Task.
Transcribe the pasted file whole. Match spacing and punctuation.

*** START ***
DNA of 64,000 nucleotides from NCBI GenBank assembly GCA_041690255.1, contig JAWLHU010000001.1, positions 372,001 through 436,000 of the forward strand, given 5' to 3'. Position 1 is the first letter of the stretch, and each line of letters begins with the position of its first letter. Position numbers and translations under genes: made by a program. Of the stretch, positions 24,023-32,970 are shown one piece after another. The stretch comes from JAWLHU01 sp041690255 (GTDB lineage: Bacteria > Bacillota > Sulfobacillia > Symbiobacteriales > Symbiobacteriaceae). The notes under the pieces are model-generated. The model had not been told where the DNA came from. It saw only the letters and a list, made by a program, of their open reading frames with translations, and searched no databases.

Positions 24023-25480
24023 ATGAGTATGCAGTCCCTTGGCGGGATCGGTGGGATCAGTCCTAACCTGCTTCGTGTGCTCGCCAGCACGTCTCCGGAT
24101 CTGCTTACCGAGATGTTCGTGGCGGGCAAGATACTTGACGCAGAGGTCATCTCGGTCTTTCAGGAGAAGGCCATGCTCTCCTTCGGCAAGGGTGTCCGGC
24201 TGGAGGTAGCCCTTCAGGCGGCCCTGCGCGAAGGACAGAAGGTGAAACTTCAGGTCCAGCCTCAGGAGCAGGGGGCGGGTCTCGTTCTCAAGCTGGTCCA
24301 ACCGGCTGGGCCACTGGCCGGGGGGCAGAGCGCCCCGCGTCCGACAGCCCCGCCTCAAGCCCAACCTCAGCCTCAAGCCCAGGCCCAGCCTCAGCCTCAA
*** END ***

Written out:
DNA of 64,000 nucleotides from NCBI GenBank assembly GCA_041690255.1, contig JAWLHU010000001.1, positions 372,001 through 436,000 of the forward strand, given 5' to 3'. Position 1 is the first letter of the stretch, and each line of letters begins with the position of its first letter. Position numbers and translations under genes: made by a program. Of the stretch, positions 24,023-32,970 are shown one piece after another. The stretch comes from JAWLHU01 sp041690255 (GTDB lineage: Bacteria > Bacillota > Sulfobacillia > Symbiobacteriales > Symbiobacteriaceae). The notes under the pieces are model-generated. The model had not been told where the DNA came from. It saw only the letters and a list, made by a program, of their open reading frames with translations, and searched no databases.

Positions 24023-25480
24023 ATGAGTATGCAGTCCCTTGGCGGGATCGGTGGGATCAGTCCTAACCTGCTTCGTGTGCTCGCCAGCACGTCTCCGGAT
24101 CTGCTTACCGAGATGTTCGTGGCGGGCAAGATACTTGACGCAGAGGTCATCTCGGTCTTTCAGGAGAAGGCCATGCTCTCCTTCGGCAAGGGTGTCCGGC
24201 TGGAGGTAGCCCTTCAGGCGGCCCTGCGCGAAGGACAGAAGGTGAAACTTCAGGTCCAGCCTCAGGAGCAGGGGGCGGGTCTCGTTCTCAAGCTGGTCCA
24301 ACCGGCTGGGCCACTGGCCGGGGGGCAGAGCGCCCCGCGTCCGACAGCCCCGCCTCAAGCCCAACCTCAGCCTCAAGCCCAGGCCCAGCCTCAGCCTCAA